As do the defending Champions, Chelsea, who have drafted in a classy striker in Álvaro Morata, replaced the outgoing Nemanja Matic with Tiemoué Bakayoko and covered John Terry's departure with Antonio Rüdiger. Apart from Antonio Conte's reported dummy-spitting over not getting Lukaku, there don't appear to be any indications that the West Londoners will falter in their defence of their crown like they did two years ago.
Arsenal and Manchester United, meanwhile, have addressed specific needs that will stand them in good stead in the coming campaign. Both splashed out big on potentially reliable strikers; Lukaku's Premier League credentials are there for all to see in his goalscoring record at Everton while Alexandre Lacazette comes to England with a rich pedigree of his own, although Arsene Wenger will have no guarantees he will settle as hoped.
In the long-serving French manager's favour, however, is the manner in which he and his team shrugged off the severe turbulence that followed their humiliation at the hands of Bayern Munich in the Champions League, the clamour for Wenger's resignation after two decades at the Arsenal helm, and the retention thus far of Alexis Sanchez.
A strong start — they've struggled to achieve that before and they kick off against Leicester on Friday without the injured Sanchez — and any lingering unrest among Gooners will no doubt subside, likely ensuring that they will be strong candidates to return to the top four after last season's uncharacteristic failure.
For their part, United and Jose Mourinho should be a tougher proposition in 2017-18 simply by having a reliable goalscorer leading their line who might turn last season's slew of draws into wins. The Red Devils went on an impressively long unbeaten run between October and May which suggests that if they are able to improve on 2016-17's glut of draws, they, too, could be a force to be reckoned with.
Meanwhile, Liverpool's big summer signing to date, Mohamed Salah, will add yet more potency and pace — are you watching, Mr Koeman? — to an already dangerous attacking unit. Their defensive frailties will likely persist this season if they can't get top target Virgil van Dijk (the Dutch centre-half will need time to get back up to speed following injury regardless) and there are big question marks over Philippe Coutinho.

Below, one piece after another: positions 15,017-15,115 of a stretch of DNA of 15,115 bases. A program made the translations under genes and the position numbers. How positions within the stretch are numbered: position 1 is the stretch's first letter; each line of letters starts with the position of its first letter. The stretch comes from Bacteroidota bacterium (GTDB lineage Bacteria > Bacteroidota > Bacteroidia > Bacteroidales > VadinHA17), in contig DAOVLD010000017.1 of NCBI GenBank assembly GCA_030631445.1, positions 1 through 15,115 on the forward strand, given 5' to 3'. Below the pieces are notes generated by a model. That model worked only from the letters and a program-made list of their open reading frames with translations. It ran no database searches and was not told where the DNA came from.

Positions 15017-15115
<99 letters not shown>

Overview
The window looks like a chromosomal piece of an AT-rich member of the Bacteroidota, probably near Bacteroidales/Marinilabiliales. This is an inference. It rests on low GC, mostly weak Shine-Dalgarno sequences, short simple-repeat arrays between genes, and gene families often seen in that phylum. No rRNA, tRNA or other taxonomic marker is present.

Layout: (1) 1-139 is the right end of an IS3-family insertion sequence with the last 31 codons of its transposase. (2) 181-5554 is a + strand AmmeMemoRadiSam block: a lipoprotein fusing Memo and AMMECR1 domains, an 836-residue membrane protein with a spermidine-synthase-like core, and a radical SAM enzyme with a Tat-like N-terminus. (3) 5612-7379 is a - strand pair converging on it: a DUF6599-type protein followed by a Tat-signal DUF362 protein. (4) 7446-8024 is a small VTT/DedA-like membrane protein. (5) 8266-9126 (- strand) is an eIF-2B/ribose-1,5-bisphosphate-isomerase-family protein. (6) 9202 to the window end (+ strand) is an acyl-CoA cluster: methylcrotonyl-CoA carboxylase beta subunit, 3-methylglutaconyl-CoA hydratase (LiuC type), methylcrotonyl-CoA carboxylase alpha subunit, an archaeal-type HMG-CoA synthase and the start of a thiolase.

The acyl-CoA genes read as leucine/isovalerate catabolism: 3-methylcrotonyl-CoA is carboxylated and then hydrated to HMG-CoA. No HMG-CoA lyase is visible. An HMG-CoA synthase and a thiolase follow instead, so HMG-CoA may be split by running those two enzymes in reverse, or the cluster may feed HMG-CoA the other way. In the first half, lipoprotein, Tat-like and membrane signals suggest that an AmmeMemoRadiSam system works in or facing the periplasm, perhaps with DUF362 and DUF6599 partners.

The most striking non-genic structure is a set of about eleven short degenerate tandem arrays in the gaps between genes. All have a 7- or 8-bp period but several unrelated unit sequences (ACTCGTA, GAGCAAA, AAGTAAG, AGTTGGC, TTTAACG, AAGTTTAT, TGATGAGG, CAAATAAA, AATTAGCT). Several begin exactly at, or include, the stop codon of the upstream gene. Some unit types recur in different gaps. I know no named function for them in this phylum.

Alongside Sadio Mané, the Brazilian is arguably the Reds' most dangerous player and if or when his proposed move to Barcelona goes ahead could dictate how much time Jurgen Klopp has to replace him before the transfer deadline. Expect Liverpool to be in the mix but unlikely title contenders despite their fans's perennial and premature proclamations.
If there is to be a reverse wildcard this coming season, it could come in the form of Tottenham who will be playing their home games in the comparatively unfamiliar environs of Wembley Stadium this season. Spurs struggled there in European competition last season, winning just one of their Champions League group games and drawing 2-2 against Gent in the Europa League which ensured they exited the competition 3-2 on aggregate.
Saddled with spiralling construction costs for the new White Hart Lane, the North Londoners have yet to make a signing this summer which could add another negative psychological dimension to the new season if nothing else. Even without the departed Walker, they remain a very strong side but the “Wembley factor” could play a crucial role in their Premier League campaign; should it become a hindrance rather than a home away from home, it's not hard to see Mauricio Pochettino's men being the team to fall out of the top four this season, thereby offering Everton a way in.
There's no question that the seemingly endless and increasingly questionable Gylfi Sigurdsson saga, combined with the gaping hole left by Romelu Lukaku and the glaring lack of pace in the side exposed by the two legs against Ružomberok, has taken a lot of the gloss off Everton's transfer blitz in June and July.
The impressive efficiency and money's-no-object manner in which the club began the close season had Evertonians purring in anticipation of 2017-18 but there are plenty who feel that in order to be in with a genuine chance of following through on Moshiri's ambitious rhetoric, more quality signings will be needed before the deadline.